“Alzheimer's disease therapeutics and risk factors identification through the control of hyperphosphorylated tau”

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Date: November 12, 2020
Time: 11:00 a.m. - 12:00 p.m.
Location: Via Zoom (Please contact sshaw@wayne.edu for Zoom info)
Category: Seminar

Min-Hao Kuo, PhD, Associate Professor, Department of Biochemistry and Molecular Biology, Michigan State University

“Alzheimer's disease therapeutics and risk factors identification through the control of hyperphosphorylated tau”

Abstract

Alzheimer's disease (AD) is affecting 5.8 million Americans and more than 30 million people worldwide. There is currently no treatment or prevention for this devastating disease. AD is one of several neurodegenerative tauopathies that share a common pathology in the brain, that is, the deposition of hyperphosphorylated tau protein in selective neurons and other brain cells. AD patients suffer from progressive decline of cognitive and additional neurological functions. These clinical manifestations correlate with the spatiotemporal distribution of tau deposits. The pathological roles of abnormally phosphorylated tau have been recapitulated by intracranial injection experiments on mice. Accordingly, molecules that inhibit or enhance the pathological activities of hyperphosphorylated tau are potential therapeutics and risk factors, respectively, for AD. Identification of such molecules will likely lead to efficacious treatment or prevention. One of the formidable hurdles of tau-centric AD drug discovery has been the lack of a means to produce pathophysiologically relevant hyperphosphorylated tau for in vitro uses. We have developed the PIMAX system to synthesize hyperphosphorylated tau (p-tau) in E. coli that enables disease mechanism and drug discovery studies. We showed that p-tau produced by PIMAX possesses a core phosphorylation pattern highly relevant to the disease, and that the aggregates of p-tau causes cell death in vitro. Using a suite of different assays, we conducted a chemical library pilot screen from which we identified both p-tau aggregation inhibitors (apomorphine and raloxifene) and enhancers (certain benzodiazepines) that had been linked to cognitive impairments. These are active prescription drugs treating different clinical conditions, and have previously been linked to cognitive integrity. Our discoveries suggest a molecular mechanism underlying these prior findings, and that these drugs are excellent candidates for further development. Medicinal chemistry refinement of these compounds, as well as a larger-scale screen of novel compounds are ongoing in our lab.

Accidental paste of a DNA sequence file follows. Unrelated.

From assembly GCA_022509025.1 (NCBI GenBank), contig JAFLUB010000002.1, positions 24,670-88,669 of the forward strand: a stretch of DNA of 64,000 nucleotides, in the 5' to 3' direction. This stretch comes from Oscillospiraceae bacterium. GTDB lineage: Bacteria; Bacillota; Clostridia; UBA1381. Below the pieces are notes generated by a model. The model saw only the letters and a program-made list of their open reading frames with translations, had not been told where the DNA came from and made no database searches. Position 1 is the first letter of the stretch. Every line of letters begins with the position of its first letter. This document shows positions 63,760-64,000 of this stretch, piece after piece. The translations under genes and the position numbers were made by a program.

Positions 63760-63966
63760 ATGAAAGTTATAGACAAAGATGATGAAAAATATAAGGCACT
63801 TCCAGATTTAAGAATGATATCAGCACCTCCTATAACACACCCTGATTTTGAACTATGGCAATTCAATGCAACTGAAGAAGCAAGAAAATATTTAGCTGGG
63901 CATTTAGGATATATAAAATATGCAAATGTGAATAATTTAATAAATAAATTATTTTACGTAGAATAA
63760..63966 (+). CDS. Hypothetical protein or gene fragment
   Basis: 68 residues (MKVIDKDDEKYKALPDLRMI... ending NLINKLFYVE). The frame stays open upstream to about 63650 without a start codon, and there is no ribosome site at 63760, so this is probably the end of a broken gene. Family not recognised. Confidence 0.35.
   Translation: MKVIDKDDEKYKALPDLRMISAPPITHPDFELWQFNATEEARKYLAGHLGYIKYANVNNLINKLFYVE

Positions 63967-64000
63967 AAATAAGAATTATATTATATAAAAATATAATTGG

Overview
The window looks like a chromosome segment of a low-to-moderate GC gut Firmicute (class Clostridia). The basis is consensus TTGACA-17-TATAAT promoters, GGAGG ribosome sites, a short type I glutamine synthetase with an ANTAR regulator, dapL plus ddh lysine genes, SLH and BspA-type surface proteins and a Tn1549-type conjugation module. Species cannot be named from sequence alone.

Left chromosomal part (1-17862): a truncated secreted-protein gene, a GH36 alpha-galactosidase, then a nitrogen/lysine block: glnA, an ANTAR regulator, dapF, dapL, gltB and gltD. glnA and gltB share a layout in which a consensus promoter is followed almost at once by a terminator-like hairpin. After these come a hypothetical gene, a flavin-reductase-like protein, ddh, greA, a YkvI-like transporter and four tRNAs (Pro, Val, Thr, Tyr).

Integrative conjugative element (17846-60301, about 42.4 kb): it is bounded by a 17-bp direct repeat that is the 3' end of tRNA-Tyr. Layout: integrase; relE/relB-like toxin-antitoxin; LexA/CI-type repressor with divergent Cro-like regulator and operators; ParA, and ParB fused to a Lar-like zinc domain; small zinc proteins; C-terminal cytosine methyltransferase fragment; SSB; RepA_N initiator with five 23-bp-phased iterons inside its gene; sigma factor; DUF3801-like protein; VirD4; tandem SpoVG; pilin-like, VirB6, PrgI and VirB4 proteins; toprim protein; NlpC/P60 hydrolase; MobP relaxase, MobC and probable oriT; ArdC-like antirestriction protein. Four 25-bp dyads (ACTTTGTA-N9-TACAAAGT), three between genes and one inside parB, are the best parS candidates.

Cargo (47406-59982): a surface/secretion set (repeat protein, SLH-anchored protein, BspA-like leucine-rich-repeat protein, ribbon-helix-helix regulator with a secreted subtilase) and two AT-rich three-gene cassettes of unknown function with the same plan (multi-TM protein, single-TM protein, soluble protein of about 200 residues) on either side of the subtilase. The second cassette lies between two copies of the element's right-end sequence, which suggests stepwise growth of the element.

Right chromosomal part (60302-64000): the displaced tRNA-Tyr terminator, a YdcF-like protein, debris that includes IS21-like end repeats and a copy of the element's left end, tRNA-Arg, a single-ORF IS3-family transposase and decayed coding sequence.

References:

1. For the development and uses of the PIMAX system: Sui et al., Protein Interaction Module-assisted Function X (PIMAX) Approach to Producing Challenging Proteins Including Hyperphosphorylated Tau and Active CDK5/p25 Kinase Complex. Mol Cell Proteomics 14, 251-262 (2015).

2. Molecular characterization of recombinant hyperphosphorylated tau produced by PIMAX: Liu et al., Hyperphosphorylation Renders Tau Prone to Aggregate and to Cause Cell Death. Molecular neurobiology 57, 4704 - 4719 (2020).

3. Results of compound library screening: Liu et al., Hyperphosphorylated tau aggregation and cytotoxicity modulators screen identified prescription drugs linked to Alzheimer's disease and cognitive functions. Scientific reports 10, 16551 (2020).

 

Contact

Suzanne Shaw
577-5325
sshaw@wayne.edu

Cost

Free
November 2020
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